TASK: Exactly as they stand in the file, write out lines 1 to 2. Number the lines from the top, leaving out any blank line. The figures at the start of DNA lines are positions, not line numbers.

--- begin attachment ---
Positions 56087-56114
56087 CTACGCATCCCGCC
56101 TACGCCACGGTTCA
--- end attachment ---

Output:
Positions 56087-56114
56087 CTACGCATCCCGCC